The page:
The good news is that the GRE practice tests offered by ETS. are a fairly accurate indicator of where you will stand on the real test.

 

The bad news is that you have only two full-length practice tests. Hence, after you take the tests, there is really no way to know if you are improving.

 

You can always drop into your nearest CrackVerbal center if you want to take a free test, and have it evaluated by our inhouse GRE experts.

 

Here is our post on how to take the GRE practice tests

 

Things to know before taking a GRE practise test

 

Here is a blog that shows you how to improve your scores without necessarily reading anything new. This will help you in getting a better score on your first practise test.

 

Quick Tips on taking the GRE exam

 

 

The good news is that the GRE practice tests offered by ETS are a fairly accurate indicator of where you will stand on the real test. The bad news is that you have only two full-length practice tests. So once you exhaust taking the tests, there is really no way to know if you are improving.

 

 

GRE Test Day Tips

 

It is important that you get a good night’s sleep before the test. Scientific research says eight hours is optimal for peak performance.It is also important that you don’t stress yourself before the actual GRE test. Watching a movie or going out to the mall with friends could be counter-intuitive but is strongly recommended to unwind.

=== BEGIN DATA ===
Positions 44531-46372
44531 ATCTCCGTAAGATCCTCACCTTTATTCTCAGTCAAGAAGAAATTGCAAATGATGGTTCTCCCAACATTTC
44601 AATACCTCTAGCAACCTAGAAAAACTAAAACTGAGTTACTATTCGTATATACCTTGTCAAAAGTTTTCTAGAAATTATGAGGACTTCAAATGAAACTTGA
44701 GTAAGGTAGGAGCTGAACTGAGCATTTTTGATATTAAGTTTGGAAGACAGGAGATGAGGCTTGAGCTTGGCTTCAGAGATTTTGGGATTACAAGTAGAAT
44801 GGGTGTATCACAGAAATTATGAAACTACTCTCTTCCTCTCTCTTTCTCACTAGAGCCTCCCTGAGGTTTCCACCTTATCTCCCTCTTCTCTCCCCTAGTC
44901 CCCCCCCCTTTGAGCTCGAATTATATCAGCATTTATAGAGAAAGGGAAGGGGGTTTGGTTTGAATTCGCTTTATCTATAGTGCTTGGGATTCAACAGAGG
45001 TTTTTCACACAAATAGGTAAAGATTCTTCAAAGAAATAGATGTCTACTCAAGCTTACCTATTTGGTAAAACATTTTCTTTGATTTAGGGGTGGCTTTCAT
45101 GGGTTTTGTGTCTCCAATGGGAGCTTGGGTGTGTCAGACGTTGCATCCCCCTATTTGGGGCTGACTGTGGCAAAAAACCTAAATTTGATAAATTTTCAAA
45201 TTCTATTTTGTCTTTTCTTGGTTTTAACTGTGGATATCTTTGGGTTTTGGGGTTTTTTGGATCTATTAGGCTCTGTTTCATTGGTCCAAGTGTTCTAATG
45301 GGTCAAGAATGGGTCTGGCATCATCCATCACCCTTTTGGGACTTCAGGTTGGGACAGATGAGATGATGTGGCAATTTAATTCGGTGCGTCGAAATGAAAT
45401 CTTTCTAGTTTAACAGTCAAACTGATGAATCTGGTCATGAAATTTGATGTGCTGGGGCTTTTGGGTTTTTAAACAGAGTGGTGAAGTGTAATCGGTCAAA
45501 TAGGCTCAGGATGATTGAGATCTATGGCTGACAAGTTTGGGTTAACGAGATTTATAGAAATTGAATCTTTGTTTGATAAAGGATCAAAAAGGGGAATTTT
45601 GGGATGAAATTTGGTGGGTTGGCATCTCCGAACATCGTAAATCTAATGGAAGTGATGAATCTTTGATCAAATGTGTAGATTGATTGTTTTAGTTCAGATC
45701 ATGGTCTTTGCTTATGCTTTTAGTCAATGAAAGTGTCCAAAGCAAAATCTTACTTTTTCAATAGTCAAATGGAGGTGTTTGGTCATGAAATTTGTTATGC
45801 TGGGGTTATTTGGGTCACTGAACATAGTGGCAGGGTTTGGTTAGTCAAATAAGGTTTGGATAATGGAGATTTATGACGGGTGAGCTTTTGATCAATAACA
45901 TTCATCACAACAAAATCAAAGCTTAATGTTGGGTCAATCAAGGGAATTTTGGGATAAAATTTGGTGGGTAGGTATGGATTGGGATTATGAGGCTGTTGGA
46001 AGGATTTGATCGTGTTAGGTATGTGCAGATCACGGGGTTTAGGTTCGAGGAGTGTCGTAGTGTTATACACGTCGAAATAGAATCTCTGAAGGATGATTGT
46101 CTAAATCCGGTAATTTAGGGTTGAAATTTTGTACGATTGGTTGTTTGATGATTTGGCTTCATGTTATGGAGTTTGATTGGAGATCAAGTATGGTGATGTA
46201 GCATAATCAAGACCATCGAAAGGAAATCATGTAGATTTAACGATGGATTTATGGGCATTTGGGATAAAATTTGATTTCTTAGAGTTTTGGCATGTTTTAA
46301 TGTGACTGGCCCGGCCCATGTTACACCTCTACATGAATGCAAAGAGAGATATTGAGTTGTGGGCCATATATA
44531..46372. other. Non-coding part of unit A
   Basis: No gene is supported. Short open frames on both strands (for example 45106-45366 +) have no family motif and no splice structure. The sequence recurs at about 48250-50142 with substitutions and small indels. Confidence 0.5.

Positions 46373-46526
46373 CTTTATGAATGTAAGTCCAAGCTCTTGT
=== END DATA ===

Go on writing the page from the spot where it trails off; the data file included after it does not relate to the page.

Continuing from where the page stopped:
And yes, alcohol impairs your cognitive abilities so it’s better to steer clear of any beverages that may give you a hangover on the test day.

 

Here is what our experts have written about what you need to do on the test day:

Do’s and Don’ts on the GRE test day

 

Option of retaking the GRE

 

In the unfortunate event that your GRE does not go as planned, don’t lose heart.

 

Firstly, if something goes drastically wrong and you suspect that you did terribly on the test, for example, if, you ran out of time with plenty of questions left. You always have the option to cancel your GRE test scores.

 

The only flip side is that you have to cancel your scores BEFORE you get to see them!

 

Secondly, if you suffer from remorse at a later date, and want to see your scores at a later date, ETS will allow you to reinstate the score. Of course, at a cost. Generosity isn’t one of ETS’s virtues!

 

 

If something goes drastically wrong and you suspect that you did terribly on the test, say  you ran out of time with plenty of questions left. You always have the option to cancel your GRE test scores. The only flip side is that you have to cancel your scores BEFORE you get to see them!

 

 

 

You can get more information here.

 

Lastly, you have the option to send the best GRE score among your attempts to the school. The school will not get to see your other scores.

 

The ETS calls this feature “ScoreSelect” and you can read more about it here.

 

If you are planning to retake the GRE, we have compiled a nifty list of things you need to take care of for your second (or third) attempt:

 

Retaking the GRE and doing it right

 

We spared no effort while compiling this blog to make sure you get everything about GRE preparation in one place.If you liked what you saw – you can bookmark this page to return later.

 

You can also spread the love by sharing it on your favorite social channel.

 

If you have any queries about your GRE preparation, please leave a comment in the section below. We would love to hear what you have to say! We respond to all comments and questions within a few days, so expect an answer soon.

 

That’s all folks!